The diversion of the railway north to Edmonton may have dashed Mirror’s hopes of becoming the seat of government, but it may now lay claim to a new title, as the antique capital of Alberta.
It began simply enough as a hobby for Grace Smith, the proprietor of Gracie D’s Antiques. “It was a family tradition,” says Smith. “My grandmother had some antiques when I was a little girl, so it kind of became my quest to find items like hers when she was gone. I guess I found a few.”
Five years ago, she opened Gracie D’s Antiques. “In the beginning they were all special and I had a hard time parting with them,” she recalls. “‘Oh no, I can’t sell that.’ I had to learn to separate myself.”
It wasn’t long before the shop ballooned into a compound taking up several lots with 14 themed buildings in all and outdoor displays as well. Among her favourites over the years, Smith has acquired a number of pieces once owned by the late James Gadsby, one of Mirror’s most infamous (and beloved) early residents who made his reputation as an outrider for the Jesse James gang.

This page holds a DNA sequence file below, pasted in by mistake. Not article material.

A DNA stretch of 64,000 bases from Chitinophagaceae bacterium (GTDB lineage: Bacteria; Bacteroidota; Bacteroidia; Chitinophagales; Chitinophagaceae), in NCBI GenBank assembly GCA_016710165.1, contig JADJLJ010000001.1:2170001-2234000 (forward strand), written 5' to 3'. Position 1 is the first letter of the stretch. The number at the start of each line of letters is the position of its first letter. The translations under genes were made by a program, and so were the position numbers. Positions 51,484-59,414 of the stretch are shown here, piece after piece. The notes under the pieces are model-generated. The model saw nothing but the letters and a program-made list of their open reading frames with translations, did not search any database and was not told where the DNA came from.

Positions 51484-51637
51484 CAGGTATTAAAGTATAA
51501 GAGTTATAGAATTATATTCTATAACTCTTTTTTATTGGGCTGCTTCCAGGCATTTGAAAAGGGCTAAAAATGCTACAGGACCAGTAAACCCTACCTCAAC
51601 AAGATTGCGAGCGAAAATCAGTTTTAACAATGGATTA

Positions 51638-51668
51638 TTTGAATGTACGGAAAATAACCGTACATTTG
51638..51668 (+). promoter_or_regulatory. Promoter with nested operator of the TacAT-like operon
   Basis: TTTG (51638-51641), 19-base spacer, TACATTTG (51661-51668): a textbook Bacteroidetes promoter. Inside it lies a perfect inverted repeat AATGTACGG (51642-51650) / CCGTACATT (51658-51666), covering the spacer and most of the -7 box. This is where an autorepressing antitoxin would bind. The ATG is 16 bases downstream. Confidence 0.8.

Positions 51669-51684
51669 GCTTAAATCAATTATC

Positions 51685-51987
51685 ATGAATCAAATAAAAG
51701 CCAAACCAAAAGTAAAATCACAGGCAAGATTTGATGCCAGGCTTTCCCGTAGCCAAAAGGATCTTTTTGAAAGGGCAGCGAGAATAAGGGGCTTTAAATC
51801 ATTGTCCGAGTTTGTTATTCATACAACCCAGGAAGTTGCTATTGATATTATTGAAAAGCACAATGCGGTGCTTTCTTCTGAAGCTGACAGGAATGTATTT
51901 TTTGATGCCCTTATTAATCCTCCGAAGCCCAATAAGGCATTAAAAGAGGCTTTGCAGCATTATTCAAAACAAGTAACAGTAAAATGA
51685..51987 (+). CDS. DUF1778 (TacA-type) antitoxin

Just 10 minutes down the road in Tees, you’ll find another side of Alberta heritage - its agricultural roots. Greenhouses and gardens are everywhere. Stop in at Willow Lane Flower Farms for strawberries in July; find lush perennials, annuals and floral arrangements at PJ’s Plantations; or discover one-of-a-kind handcrafted garden decor and learn about plant arrangement and care at Tranquility Greenhouse.
And of course, there’s the rodeo grounds. As the social event of the season, the Tees Rodeo in August gives people from the county an opportunity to gather and celebrate the country lifestyle and catch some local talent in action.